Two "Must See" Presentations From Web 2.0 Expo

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This past week was the Web 2.0 Expo in New York City. It was a great event.

I was fortunate enough to have attended on both Wednesday and Thursday (I presented some new content at the unconference part of the show, Web2Open – organized by the PodCamp folks). For those who didn’t make it to the event, the good people at O’Reilly (who produce the show) were kind enough to post some of the presentations online.

Here are two presentations that were fantastic and well-worth your time to watch…

1. Baratunde Thurston discusses the power of the hashtag in Twitter and in telling stories: Web 2.0 Expo NY 09: Baratunde Thurston, "There’s a #Hashtag for That":

2. Chris Brogan discusses something he calls, The Serendipity Engine: Web 2.0 Expo NY 09: Chris Brogan, "The Serendipity Engine":


  1. I get excited when I listen to talks like these. Then I remember that I live in Montreal, Canada, i.e. the little engine that wishes it could. Because French is the first official language in Montreal, any new technology/media/social network takes a very long time to catch on here. We are lightyears behind anything that is being talked about on this blog, yet we are 5 hours away from New York City!!
    I visit this page religiously. I always get enthusiastic about the sheer volume of knowledge available to the public. I want to share my experience and ideas with everybody I know in my own community (Montreal, Quebec), I want to apply it at work, at school, with my family – I think about the endless possibilities! But then I look around and realize my community (Province of Quebec) is stuck behind this language barrier in addition to a hostile behaviour towards anything ‘ENGLISH’.
    Am I the only one here who feels a bit discouraged by the slow pace at which social networks are catching on in their community because of language barriers?
    I studied translation and am now doing a graduate diploma in Public relations. It seems as though the new ‘IT’ thing on the web is always in English. Because translation is very time consuming AND expensive, many of these IT things simply never get translated and miss millions of people who don’t speak the language.
    How would one even begin to try and explain the concept of ‘hashtagging’ in French? Creating words in French is not as easy as it is in English. I love Baratunde’s concept, but how could I even begin to explain it to a french speaker. By the time I try to explain, hashtagging will be over and there will already be something fresher out there.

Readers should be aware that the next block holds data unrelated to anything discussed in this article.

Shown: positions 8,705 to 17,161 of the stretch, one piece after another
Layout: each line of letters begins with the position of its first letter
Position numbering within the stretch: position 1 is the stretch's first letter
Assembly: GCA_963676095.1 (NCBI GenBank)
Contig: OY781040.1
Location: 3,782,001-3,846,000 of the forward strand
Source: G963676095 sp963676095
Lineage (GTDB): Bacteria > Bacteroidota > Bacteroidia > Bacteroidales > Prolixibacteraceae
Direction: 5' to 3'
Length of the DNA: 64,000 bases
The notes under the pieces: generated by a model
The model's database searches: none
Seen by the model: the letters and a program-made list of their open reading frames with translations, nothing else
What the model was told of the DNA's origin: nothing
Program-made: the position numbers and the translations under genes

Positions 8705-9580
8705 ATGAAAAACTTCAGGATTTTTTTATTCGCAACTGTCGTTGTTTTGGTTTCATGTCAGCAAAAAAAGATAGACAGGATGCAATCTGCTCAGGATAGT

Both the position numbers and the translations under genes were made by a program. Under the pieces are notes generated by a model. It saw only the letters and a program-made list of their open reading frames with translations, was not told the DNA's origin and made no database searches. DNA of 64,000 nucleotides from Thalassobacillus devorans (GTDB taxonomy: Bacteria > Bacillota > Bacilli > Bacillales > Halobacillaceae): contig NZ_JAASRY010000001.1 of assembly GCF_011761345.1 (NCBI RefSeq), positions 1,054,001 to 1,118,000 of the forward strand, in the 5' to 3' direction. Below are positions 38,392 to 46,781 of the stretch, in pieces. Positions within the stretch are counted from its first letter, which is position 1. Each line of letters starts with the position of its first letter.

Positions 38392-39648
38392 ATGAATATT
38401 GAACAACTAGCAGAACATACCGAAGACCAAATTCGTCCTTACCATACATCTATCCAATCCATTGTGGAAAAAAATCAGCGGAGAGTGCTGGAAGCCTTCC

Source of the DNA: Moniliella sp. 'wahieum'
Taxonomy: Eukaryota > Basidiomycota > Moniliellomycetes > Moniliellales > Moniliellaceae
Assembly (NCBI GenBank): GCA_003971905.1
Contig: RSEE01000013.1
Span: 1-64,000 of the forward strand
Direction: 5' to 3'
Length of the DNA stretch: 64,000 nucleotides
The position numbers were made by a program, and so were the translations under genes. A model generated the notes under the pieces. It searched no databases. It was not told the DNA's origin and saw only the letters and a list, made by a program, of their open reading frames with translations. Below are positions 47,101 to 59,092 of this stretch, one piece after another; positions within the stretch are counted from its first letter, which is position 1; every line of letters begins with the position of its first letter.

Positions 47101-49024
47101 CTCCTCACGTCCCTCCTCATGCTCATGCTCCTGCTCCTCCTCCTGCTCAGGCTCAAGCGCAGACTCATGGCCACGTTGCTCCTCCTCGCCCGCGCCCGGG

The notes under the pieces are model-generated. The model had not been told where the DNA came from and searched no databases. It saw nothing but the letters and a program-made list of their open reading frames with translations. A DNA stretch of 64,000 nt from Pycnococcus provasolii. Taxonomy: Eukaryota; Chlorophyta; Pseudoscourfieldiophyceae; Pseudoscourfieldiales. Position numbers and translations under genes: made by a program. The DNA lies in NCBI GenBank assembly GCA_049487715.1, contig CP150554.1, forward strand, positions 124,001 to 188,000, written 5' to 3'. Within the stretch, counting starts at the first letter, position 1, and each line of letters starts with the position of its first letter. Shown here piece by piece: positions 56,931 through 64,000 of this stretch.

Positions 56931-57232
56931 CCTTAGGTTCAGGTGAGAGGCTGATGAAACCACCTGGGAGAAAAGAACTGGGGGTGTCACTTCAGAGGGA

I am a French speaker myself and this is my first comment ever… Would love to have some feedback

  2. I also live in Montreal and find most of the events here amazing because they are in both French and English (have you ever been the events held by InfoPresse, IAB Canada, Third Tuesday, BarCamp, PodCamp, YULBiz, YULBlog, etc…?). They are all amazing.
    On top of that, both Facebook and Twitter are now available in French.
    Now, all of that is fine and cool, but language is always a barrier to growth and expansion. So, we have to keep at it (like we did before there was an Internet), and continue with both education, awareness and discussion/conversation.

  3. Your words are encouraging! Montreal does have amazing bilingual events and social networks are indeed being translated. Unfortunately we are limited to the content created in the language we speak.
    As I read my previous post, I realize I have the wrong attitude. I shouldn’t just wait impatiently for social networks to become viral in Quebec, I should be part of the crowd that spreads the word in my own language, French ๐Ÿ™‚ Increased awareness in French can inspire folks to start generating French content and contribute to the expansion and richness of the French content on the web.
    Arg, this is so fascinating!!! I definitely need to learn more and get involved.

  4. Couldn’t agree more with your choices. The conference was terrific, sorry I missed your presentation at Web 20pen. We had a lot of staffers at Web 20pen, since Blue Fountain Media was the poster child for “The Power of Less.”

  5. Hi Vanessa, I live just down the road in Ottawa and I work in both French and English. I like the approach of why wait? Why indeed. Step up, make it happen, broaden your circle, lead and people will follow.

  6. I have watched both the presentations and it is needless to say that they are just fabulous. Hey, Vanessa well-done. Congratulations!!

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